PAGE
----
76.  On August 12, 1986, Gregg called a meeting of various U.S. government officials to discuss the Contra resupply operation.  One of the participants, Robert Earl, took notes which include the following:
 “Ilopango [classified information withheld from notes]
 not 1st choice
 Felix claims working w/ VP blessing for CIA.”

77.  On October 5, 1986, upon learning that the C-123 plane involved in the resupply effort had been shot down over Nicaragua, Rodriguez placed a telephone call to the office of Bush.  Unable to reach Bush or Gregg, Rodriguez then called Gregg’s assistant Sam Watson to warn him about the situation.

78.  On October 15 and 24, 1986, North made entries in his notebook which indicated that he was closely monitoring the investigation being conducted by the Senate Foreign Relations Committee and Senator Kerry.

79.  On November 21, 1986, North made additional entries in his notebook concerning information regarding Secord provided to Senator Kerry by a private investigator.

80.  Throughout 1987 and 1988, William Weld, who had become Assistant Attorney General in charge of the Criminal Division of the Justice Department in the summer of 1986, prevented the Kerry subcommittee of the Senate Foreign Relations committee from obtaining access to records and witnesses.

81.  On or about March 5, 1986, after learning that Jack Terrell, a former associate of the Enterprise, was giving information about the activities of the Enterprise to law enforcement agencies and the news media, Secord assigned a “security officer” to investigate Terrell.

82.  On or after March 24, 1986, North improperly obtained an investigative report written by FBI special agent George Kiszynski concerning a Miami investigation of the Contras and drug trafficking.

83.  On or about April 7, 1986, Owen wrote a letter to North containing secret and privileged information concerning the investigation of the Contras and drug-trafficking, being conducted by the United States Attorney in the Southern District of Florida.

84.  On or about May 5, 1986, following a story on National Public Radio about the Contras and drug-trafficking, North together with FBI official Oliver Revell and others decided to use the Operations Sub-Group of the Terrorist Incident Working Group (OSG/TIWG) to harass and intimidate and root out critics of their activities.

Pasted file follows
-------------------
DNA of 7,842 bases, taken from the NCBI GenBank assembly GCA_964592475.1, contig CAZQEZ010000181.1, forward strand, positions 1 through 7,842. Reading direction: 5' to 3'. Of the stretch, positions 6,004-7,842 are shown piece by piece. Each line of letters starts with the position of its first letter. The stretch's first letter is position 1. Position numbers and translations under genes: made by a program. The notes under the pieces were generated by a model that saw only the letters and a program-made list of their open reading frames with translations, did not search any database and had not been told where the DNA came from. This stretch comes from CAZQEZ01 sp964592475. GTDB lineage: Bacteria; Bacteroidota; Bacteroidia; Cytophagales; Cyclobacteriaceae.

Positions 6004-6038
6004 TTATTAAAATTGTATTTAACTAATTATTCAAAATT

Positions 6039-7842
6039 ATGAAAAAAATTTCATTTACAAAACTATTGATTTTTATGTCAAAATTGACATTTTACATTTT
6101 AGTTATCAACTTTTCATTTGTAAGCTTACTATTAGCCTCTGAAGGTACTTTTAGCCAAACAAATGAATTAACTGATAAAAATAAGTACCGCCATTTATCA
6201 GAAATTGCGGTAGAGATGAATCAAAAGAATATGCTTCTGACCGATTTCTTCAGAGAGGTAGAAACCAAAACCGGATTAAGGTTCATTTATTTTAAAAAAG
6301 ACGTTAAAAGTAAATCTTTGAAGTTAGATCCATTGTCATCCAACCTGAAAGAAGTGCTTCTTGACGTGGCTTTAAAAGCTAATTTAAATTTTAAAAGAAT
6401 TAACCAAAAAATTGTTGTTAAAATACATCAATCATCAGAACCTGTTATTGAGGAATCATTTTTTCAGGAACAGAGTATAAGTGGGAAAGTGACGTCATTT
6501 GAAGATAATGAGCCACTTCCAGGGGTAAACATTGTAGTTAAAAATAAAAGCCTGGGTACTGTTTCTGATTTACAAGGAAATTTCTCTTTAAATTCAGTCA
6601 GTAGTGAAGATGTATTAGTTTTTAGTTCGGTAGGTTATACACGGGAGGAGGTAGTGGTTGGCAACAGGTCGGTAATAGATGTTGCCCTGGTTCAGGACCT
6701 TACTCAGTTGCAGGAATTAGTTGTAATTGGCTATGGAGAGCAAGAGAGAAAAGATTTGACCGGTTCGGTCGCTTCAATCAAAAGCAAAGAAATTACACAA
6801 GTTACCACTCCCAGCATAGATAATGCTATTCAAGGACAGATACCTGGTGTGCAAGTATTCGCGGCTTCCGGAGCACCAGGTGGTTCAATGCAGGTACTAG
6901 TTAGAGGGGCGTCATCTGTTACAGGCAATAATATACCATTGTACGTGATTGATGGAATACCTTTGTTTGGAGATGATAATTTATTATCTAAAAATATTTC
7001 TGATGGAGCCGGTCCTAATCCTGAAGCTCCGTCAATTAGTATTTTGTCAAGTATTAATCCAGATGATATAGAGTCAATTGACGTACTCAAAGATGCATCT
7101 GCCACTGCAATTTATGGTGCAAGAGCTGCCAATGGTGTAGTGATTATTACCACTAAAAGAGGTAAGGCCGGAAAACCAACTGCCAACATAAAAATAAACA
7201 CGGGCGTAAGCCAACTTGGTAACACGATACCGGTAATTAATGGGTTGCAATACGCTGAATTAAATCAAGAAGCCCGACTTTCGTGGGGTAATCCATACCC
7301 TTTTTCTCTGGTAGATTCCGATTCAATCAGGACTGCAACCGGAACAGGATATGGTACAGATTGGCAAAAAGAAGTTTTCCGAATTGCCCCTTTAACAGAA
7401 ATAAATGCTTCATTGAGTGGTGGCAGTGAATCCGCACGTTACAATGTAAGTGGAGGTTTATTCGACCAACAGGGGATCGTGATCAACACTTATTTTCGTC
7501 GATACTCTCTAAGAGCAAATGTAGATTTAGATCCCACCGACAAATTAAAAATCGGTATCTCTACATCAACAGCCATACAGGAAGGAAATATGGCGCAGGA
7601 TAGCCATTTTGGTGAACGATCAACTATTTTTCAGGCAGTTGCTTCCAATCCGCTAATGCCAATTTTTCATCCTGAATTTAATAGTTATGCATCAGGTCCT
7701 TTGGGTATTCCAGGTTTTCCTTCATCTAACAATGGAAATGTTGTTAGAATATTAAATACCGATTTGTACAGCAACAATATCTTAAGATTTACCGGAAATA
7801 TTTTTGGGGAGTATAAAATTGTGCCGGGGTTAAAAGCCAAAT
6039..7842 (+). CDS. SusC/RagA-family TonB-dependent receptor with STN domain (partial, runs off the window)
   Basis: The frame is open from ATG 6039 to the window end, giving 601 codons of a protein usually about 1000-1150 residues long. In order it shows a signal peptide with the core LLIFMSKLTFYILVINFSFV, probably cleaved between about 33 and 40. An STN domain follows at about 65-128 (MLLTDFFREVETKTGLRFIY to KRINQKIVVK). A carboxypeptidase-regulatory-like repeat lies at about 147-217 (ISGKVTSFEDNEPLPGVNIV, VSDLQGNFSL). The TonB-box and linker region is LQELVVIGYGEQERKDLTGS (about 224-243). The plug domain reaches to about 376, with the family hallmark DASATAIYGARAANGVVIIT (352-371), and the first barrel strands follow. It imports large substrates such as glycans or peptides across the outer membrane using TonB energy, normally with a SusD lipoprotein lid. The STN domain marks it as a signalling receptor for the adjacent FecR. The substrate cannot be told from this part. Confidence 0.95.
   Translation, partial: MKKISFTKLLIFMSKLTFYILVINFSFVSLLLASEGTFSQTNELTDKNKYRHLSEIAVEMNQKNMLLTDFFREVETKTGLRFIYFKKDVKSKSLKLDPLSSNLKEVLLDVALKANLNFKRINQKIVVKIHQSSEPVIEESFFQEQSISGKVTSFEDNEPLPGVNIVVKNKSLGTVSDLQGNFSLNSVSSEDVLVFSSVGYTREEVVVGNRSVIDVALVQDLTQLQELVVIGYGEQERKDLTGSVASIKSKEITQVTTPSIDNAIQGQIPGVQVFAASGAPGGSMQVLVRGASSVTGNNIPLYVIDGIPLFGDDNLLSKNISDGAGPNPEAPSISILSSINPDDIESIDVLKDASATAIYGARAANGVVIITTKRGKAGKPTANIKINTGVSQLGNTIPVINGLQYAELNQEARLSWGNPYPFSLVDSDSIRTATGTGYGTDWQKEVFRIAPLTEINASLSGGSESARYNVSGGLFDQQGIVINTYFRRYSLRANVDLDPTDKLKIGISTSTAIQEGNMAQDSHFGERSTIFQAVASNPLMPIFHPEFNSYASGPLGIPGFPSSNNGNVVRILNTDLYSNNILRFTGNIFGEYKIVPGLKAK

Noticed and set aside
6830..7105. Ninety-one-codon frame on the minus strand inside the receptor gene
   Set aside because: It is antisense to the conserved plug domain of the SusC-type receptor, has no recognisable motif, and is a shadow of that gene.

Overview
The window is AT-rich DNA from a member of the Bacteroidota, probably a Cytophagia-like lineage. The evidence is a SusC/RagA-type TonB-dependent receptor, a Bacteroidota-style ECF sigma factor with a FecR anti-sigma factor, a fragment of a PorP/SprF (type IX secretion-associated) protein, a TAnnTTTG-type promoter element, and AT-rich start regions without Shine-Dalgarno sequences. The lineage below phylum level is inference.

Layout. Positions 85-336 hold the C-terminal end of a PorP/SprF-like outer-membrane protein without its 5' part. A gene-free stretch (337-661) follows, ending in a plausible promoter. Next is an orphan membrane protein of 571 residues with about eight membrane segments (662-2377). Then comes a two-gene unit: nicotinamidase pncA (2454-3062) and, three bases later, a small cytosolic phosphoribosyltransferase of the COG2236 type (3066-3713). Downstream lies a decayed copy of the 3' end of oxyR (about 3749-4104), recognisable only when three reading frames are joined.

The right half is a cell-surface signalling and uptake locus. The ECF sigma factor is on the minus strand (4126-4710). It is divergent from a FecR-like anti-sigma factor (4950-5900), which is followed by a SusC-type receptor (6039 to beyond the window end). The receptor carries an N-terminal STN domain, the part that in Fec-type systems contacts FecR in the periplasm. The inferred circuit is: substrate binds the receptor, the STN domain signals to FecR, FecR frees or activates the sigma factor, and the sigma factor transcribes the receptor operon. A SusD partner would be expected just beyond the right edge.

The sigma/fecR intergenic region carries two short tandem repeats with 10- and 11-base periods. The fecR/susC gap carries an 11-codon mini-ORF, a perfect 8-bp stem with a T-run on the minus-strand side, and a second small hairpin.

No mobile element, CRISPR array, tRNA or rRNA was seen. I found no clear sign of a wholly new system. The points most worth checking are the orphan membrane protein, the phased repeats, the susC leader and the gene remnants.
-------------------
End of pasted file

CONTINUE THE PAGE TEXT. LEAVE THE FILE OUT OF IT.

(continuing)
85.  On June 1, 1986, a spokesman for the United States Department of Justice falsely stated that the FBI and DEA have “run down each and every one” of the allegations regarding gunrunning, murder plots, drug trafficking, and corruption connected to the Contras, and have found “no credible or substantive evidence warranting prosecution of Contra leaders.”  The spokesman further described the allegations as those of “disgruntled people with an ax to grind.”

86.  On June 25, 1986, Rodriguez met with North and Robert Dutton in Washington at the Old Executive Office Building.  North complained to Rodriguez of security violations.  Rodriguez to North: “This could be worse than Watergate.  It could destroy the President of the United States.”

87.  On November 21, 1986, North and others shredded large numbers of documents in his offices at the National Security Council.

88.  Throughout 1987 and 1988, William Weld, who had become Assistant Attorney General in charge of the Criminal Division of the Justice Department in the summer of 1986, prevented the Justice Department, the FBI and the DEA from investigating and prosecuting members of the Enterprise and their associates.

89.  Between 1986 and continuing up through at least 1989, Bush and others quashed at least six investigations of drug-trafficking and money-laundering in and around Mena, Arkansas.

90.  In December of 1992, President Bush pardoned major figures in the Iran-Contra scandal, thus ensuring that the real crimes of the Enterprise - cocaine trafficking - would never be brought out into the light of day.

A TRUE BILL

_______________________________
Foreman Of The Grand Jury